Is the Syrian Conflict Turning Into Another Cuban Missile Crisis?

Weapons of mass destruction have been a consistent feature of the Syrian civil war and the most recent chemical attack on August 21 set a precedent by killing over 1,400 people. Intelligence information about the perpetrators is presented to push known agendas: the French and Americans argue it was Assad's forces who pulled the trigger, while the Russian evaluation of the available evidence is saying that the substances and fragments recovered do not correspond to Syrian army munitions.  

The seeming lack of control and accountability on who has and uses chemical weapons spells out one immeasurable risk: the use of WMDs against one of Syria's neighbors, either by Assad's forces or one of the many groups fighting the army. Specifically, WMDs could very well create a security dilemma like the Cuban Missile Crisis in the Mideast, but much more volatile in character.

Today, Congress reconvenes for the new political season, with Syria at the top of the agenda. A crucial vote this week will determine whether the president's proposal to strike Syria will happen: preliminary surveys suggest that support is lackluster, a larger group opposes any military action, but the largest share is undecided. If Congress acts in line with popular opinion, then avoiding entanglement in Syria best serves American interests. If that is the case, Obama may suffer politically as UK Prime Minister, David Cameron, whose bid for supporting the Syrian opposition militarily was cut short in Parliament.

Unlike the Cuban crisis, the most important variable now is dynamic hot conflict and the time to make choices is dramatically less. Moreover, the use of chemical weapons could be repeated against other neighboring states. Syria would have an interest in doing so, as it would regionalize the war and force the U.S. into a long-term commitment. An Islamist sub-state group fighting the regime might do so as a part of its ideological goals to limit Shi'a or Israeli influence, or conversely to paint the regime as an aggressor. For instance, a chemical attack on Israel via an improvised rocket is not a stretch of the imagination — that would leave Tel Aviv with no choice, but to reply and potentially take a side in the war. An attack against Turkey, most likely from an Islamist group fighting Syrian Kurds near the Turkish border in what is de facto a civil war within a civil war, would constitute an Article 5 response by NATO. In a word, the war is increasingly difficult to contain without spilling over regionally.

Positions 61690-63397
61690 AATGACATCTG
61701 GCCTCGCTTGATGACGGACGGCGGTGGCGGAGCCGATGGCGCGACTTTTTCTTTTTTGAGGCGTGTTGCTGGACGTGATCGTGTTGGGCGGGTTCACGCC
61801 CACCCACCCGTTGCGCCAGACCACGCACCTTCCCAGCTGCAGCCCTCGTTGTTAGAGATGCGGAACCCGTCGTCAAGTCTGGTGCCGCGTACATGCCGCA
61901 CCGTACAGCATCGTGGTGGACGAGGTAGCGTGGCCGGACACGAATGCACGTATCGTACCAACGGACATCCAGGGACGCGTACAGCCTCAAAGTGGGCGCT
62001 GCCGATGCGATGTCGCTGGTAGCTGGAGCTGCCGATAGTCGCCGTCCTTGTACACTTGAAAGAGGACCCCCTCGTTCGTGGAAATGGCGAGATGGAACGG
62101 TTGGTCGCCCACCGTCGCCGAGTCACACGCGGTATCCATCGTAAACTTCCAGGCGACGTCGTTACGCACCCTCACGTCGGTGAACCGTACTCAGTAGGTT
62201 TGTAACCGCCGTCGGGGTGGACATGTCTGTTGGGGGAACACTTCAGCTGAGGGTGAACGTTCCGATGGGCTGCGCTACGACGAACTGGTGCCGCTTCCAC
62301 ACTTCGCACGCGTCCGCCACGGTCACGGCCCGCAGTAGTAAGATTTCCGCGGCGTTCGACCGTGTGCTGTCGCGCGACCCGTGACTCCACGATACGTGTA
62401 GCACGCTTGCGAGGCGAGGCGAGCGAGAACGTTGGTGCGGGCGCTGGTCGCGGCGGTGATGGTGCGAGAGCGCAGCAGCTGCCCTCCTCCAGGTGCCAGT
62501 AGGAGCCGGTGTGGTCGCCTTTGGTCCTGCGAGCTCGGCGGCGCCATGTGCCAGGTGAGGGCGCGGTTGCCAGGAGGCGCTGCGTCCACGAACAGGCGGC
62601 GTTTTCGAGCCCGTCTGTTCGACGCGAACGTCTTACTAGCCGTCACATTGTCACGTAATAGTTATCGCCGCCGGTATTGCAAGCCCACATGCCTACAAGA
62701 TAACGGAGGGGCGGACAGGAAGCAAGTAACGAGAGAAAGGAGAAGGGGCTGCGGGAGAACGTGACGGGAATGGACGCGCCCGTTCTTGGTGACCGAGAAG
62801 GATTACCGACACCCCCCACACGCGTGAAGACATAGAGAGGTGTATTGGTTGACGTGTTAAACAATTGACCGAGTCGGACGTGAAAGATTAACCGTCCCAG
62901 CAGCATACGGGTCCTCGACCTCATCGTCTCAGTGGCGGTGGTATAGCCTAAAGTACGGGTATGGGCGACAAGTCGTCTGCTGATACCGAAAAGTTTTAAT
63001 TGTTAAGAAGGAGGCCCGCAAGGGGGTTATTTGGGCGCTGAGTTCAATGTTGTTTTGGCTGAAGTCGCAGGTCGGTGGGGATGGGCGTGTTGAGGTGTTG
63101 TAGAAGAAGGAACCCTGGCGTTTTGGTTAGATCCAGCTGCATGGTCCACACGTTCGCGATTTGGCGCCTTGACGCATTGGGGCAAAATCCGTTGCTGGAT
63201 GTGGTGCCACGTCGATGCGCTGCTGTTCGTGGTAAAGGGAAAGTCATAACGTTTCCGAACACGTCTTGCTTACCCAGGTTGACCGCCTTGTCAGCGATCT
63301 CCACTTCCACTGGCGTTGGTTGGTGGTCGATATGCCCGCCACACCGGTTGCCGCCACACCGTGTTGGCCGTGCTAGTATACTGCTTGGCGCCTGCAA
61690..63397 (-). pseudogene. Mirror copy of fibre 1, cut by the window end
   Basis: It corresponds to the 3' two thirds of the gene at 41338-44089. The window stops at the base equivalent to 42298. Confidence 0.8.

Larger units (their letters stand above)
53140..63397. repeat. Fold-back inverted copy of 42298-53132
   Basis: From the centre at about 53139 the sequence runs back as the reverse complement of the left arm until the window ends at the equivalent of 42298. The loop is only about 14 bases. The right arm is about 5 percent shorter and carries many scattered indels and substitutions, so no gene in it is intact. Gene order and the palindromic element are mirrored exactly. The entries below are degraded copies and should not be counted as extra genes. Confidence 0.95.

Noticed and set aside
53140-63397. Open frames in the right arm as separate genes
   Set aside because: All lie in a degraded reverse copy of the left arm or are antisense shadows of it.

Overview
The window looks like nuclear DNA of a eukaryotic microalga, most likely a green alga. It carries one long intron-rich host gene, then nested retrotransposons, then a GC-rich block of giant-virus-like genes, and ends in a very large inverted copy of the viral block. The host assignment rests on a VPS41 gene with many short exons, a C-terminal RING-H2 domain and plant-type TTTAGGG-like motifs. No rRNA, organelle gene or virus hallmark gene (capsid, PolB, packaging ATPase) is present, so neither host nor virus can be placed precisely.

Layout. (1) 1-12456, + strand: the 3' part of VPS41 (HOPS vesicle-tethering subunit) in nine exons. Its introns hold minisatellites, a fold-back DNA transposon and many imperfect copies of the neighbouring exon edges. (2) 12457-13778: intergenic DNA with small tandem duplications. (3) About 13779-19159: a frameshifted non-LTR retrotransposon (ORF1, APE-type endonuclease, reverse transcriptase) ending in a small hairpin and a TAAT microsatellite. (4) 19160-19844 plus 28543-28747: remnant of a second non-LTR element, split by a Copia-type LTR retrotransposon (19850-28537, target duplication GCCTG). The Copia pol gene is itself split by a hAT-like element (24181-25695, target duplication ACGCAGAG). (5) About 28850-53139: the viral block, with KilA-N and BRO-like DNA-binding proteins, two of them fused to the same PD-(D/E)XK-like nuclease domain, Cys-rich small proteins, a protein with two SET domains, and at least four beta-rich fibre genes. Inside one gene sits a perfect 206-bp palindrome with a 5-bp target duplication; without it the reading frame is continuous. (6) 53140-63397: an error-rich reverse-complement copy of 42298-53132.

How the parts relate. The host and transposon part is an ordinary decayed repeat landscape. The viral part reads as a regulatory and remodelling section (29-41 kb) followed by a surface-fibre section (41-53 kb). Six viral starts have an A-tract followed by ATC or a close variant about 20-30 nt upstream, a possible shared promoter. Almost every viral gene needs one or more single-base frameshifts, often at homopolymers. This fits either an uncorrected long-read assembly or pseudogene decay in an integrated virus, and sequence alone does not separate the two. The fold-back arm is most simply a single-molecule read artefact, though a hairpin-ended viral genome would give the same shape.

Iran remains open to negotiations on the nuclear issue, but the use of WMDs is very nearly a justifying reason for Teheran to militarize nuclear power. The regionalization of the conflict, with American participation, could very well provide the pretext arguments. From that point, the escalation of tensions would happen very quickly, because Saudi Arabia has also declared that it will go nuclear if Iran does so. In this way, the Syrian civil war can very quickly turn the Middle East into a regional Cold War battleground, but in the context of dangerous multipolarity.

The proposed new version of the Cuban Missile Crisis, amid an active war, will produce an urgent need for diplomacy. The Non-Proliferation Treaty, signed and ratified by most states in the world, still includes some important outliers: India, Pakistan and Israel. North Korea's withdrawal from the treaty in 2003 also poses a worrisome precedent, because the action could be repeated by any other Mideast states seeking to use and potentially militarize nuclear power.

Seemingly, destabilizing Syria further has regional and global implications that would not hold benefits for anyone and costs for everyone. The civil war has turned into an outright sectarian conflict with the shadow of WMDs looming over it. The only visible benefit might be the temporary enhancement of the Gulf monarchies' strategic influence, but in the long term they will also incur higher costs for security if the entire Mideast becomes a MAD zone. A potential regional war would draw them and internationalize sectarian warfare. Potentially, WMDs will be used in active combat and it is precisely that risk of the Syrian civil war that is so hard to predict and model.

A political solution to the civil war is not likely at this stage, as there is no unified opposition leadership and it is questionable if the states supporting the opposition will let up their support for the sake of diplomacy. However, curbing the potential for WMD use is vital for preventing the full destabilization of the Mideast and it is crucial for leaving an option for the political solution that will inevitably have to end the Syrian civil war.